Over the past few weeks following 10 months of researching, connecting and advocating it feels like we are starting to get somewhere. When I started this journey I had no clue about how higher education organisations worked, I just had a sense that there was a whole community of potential and current students that could thrive within a recovery community on campus. Having seen it in action during my Churchill Fellowship and asked endless questions I couldn’t find a negative.
Influencing the right people has been our biggest challenge, there are many layers of departmental leadership to get through. No opposition to date, it just takes time and patience to get the buy in and agreement. I have to mention Abi our Young People in Recovery Lead who has tirelessly worked to make this happen, she really is a huge asset.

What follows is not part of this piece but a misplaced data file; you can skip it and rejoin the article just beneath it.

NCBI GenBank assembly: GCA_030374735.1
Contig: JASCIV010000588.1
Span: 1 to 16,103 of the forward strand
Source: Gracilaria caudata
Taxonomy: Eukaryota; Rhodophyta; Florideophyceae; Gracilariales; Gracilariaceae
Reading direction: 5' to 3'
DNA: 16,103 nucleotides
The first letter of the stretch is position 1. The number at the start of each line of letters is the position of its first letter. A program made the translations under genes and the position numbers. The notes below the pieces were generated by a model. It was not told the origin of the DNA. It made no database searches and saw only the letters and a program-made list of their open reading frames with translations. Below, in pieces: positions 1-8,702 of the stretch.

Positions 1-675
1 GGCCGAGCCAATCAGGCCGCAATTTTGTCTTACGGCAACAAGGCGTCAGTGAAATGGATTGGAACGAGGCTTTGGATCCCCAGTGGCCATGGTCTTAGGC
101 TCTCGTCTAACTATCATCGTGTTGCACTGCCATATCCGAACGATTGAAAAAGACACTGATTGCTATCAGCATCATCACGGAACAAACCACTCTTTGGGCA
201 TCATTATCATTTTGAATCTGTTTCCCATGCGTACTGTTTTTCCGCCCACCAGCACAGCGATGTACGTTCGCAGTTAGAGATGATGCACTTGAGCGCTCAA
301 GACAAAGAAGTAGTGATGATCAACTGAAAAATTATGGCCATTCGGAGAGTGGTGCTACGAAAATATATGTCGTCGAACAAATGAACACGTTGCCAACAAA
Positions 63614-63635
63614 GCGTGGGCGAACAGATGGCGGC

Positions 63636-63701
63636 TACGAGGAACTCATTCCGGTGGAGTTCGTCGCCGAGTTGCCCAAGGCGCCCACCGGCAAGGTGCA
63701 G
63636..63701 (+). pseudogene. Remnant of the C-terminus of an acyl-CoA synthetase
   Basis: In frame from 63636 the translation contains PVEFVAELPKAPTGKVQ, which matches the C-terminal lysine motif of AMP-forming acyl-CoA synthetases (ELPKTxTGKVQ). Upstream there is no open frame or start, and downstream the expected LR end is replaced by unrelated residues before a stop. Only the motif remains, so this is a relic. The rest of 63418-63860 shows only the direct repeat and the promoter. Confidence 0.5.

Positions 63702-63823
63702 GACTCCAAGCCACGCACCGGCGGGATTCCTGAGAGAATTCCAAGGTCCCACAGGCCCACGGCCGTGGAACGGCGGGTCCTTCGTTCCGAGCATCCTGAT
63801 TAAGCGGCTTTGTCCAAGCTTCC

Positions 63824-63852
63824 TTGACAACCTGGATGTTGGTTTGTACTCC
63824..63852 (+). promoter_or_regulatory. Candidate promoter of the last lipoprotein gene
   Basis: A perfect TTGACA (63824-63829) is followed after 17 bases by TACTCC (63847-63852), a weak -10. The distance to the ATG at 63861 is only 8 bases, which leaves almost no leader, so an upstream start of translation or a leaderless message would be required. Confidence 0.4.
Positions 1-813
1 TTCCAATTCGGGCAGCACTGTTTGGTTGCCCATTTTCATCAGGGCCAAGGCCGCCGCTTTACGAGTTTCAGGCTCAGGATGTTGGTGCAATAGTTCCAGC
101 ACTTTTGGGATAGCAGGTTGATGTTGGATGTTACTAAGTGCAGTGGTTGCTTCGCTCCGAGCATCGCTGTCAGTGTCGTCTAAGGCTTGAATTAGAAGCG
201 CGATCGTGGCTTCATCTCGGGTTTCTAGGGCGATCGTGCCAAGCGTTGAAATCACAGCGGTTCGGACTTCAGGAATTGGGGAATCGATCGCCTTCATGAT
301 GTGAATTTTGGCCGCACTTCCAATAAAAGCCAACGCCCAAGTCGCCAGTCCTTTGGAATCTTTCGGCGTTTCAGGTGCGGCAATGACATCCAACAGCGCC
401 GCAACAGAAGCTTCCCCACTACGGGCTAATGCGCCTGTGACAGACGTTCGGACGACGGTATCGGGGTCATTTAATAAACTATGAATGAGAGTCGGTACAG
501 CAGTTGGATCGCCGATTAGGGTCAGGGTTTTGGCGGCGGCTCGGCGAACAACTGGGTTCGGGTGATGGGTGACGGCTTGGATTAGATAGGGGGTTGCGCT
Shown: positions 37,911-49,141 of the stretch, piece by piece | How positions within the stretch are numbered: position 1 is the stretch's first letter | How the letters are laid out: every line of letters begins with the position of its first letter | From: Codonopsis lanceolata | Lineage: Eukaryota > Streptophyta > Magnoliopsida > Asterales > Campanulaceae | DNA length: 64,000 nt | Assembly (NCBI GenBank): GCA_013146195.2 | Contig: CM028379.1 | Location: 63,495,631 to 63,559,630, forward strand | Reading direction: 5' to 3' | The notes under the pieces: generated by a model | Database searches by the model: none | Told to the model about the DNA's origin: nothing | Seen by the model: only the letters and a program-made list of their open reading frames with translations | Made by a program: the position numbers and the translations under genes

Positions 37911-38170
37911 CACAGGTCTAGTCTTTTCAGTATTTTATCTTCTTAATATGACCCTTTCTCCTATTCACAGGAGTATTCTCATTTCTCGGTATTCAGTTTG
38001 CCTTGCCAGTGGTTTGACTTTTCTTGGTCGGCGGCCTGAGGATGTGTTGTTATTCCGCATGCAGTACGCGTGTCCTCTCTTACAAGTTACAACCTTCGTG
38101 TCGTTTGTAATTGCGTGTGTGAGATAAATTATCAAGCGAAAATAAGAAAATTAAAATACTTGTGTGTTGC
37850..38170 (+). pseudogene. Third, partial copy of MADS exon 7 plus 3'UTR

Yesterday we launched a campaign to help raise awareness of why campus based recovery communities are important #RecoveryCommUNITYonCampus.
We are working with Newcastle University to establish the need and get some early traction, we have the luxury of a researcher to gather the data. We are in the early stages with another university and are hopeful of something moving soon.
Sober accommodation is a real asset for students and providers alike and not surprisingly we have interest from landlords. Who wouldn’t want students in recovery?
We couldn’t do this without support from collegiate recovery leaders in the US who have freely shared their expertise. As a legacy of my Winston Churchill fellowship I am developing a website that will help share our learning and offer some guidance for others who can influence their local education providers. Please get in touch if you want to know more.